FLASH Radiotherapy: Investigating how FLASH protects healthy organs from radiation toxicity


  • Call:

    ProtoTera Call 2020

  • Academic Year:


  • Supervisor:

    Joao Seco

  • Co-Supervisor:

    Patrícia Gonçalves

  • Host Institution:

    Division of Biomedical Physics in Radiation Oncology from the German Cancer Research Center, DKFZ

  • Granting Degree Institution:

    Instituto Superior Técnico (Universidade de Lisboa)

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  • Abroad Institution:

    Instituto Superior Técnico (Universidade de Lisboa)

  • Abroad Supervisor:

  • Abstract:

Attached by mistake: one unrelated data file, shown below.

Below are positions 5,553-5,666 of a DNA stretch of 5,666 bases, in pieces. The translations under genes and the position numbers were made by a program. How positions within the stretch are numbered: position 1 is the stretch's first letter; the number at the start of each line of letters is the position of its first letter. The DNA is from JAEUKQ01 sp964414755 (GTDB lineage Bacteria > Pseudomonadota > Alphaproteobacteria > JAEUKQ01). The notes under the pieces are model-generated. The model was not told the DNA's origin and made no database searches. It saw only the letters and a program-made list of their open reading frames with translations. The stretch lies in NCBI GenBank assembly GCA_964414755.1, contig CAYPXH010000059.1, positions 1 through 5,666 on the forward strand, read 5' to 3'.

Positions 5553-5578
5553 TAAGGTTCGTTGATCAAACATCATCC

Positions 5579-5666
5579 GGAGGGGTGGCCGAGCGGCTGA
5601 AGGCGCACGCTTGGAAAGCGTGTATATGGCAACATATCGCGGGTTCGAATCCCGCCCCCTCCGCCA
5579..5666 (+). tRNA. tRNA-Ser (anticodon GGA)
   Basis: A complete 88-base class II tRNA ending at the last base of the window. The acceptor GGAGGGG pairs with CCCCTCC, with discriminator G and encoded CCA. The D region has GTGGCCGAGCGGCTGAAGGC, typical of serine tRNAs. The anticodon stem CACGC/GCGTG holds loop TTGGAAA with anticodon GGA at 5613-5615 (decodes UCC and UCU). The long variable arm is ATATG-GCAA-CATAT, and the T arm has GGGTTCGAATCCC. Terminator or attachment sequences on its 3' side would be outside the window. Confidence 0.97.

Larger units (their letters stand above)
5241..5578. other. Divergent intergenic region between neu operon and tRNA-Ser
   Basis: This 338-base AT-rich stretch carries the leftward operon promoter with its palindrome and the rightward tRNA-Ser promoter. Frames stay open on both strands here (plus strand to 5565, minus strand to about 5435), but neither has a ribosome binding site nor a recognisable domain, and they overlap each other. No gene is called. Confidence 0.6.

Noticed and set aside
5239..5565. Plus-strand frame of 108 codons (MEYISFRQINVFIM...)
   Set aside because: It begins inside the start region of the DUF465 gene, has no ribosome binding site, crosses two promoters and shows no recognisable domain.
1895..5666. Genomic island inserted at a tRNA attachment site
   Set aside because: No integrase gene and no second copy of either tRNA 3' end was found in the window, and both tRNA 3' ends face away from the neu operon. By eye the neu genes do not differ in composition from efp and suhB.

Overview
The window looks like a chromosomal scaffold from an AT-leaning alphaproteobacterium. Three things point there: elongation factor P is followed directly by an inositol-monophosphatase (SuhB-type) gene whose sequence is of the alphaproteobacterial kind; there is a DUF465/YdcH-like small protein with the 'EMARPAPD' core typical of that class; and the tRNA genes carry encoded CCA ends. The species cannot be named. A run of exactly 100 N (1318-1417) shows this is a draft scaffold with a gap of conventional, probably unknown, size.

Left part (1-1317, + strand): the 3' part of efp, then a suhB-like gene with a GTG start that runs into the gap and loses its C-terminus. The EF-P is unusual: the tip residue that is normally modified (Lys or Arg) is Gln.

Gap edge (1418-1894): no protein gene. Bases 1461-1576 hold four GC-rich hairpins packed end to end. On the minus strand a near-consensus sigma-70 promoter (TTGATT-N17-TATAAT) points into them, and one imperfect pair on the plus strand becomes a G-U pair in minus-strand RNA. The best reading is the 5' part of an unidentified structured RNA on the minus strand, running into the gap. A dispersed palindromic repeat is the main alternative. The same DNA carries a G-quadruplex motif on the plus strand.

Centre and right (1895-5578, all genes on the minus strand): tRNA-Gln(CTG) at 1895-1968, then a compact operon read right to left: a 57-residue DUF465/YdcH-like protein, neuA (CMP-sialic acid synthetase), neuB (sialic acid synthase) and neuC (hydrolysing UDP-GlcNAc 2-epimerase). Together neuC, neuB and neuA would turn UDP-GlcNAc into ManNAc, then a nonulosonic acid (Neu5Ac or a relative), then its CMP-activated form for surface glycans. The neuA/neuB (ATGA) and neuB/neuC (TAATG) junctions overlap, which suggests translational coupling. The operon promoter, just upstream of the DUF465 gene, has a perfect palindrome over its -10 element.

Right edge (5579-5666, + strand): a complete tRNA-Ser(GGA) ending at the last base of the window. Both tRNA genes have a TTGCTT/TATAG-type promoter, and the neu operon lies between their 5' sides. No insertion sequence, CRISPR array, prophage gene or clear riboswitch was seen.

Rationale Radiotherapy has always been a trade-off between tumor control and organ toxicity, where healthy organs are in many cases very sensitive to radiation. However, after recent developments in FLASH radiotherapy, this paradigm has been challenged due to a significant reduction in the toxicity of healthy organs [1]. “FLASH” is based on very high dose-rate irradiation (dose rate ≥50 Gy/s), short beamon times (≤100 ms) and large single doses (≥10 Gy) per beam [1]. At the moment, it is still unknown how to apply clinically FLASH to treat patients. Recent clinical implementation of FLASH has focused on delivering a single beam with FLASH to treat cancers on the skin or in the extremities (hands and legs). Single beam doses above 10Gy to 12 Gy is not common in standard radiotherapy, because of the very high risk of radiation toxicity. At the moment it is still unknown how to perform FLASH with multi-beams. PhD Project Goals (G) G1: To study the FLASH effect using Monte Carlo tools such GEANT4, TOPAS, gMicroMC and TRAX-CHEM. The Monte Carlo tools will allow the evaluation of the chemical reaction of proton radiolysis. The PhD project will investigate how the chemical products of this reaction can produce FLASH protection in cancer cells and not in healthy cells. G2: To investigate how to implement multi-beam FLASH in proton radiotherapy using the treatment planning software MATRAD. G3: To investigate how FLASH can be used in combination with other delivery methods such 3D conformal radiotherapy (3D-CRT), intensity modulated radiotherapy (IMRT) and mini- or micro-beams, to maximize the theapeutic benefit. REFERENCES 1. Wilson et al (2020) “Ultra-high dose rate (FLASH) Radiotherapy: Silver bullet or fool’s gold?” Front. Oncol. 9:1563 doi:10.3389/fonc.2019.01563

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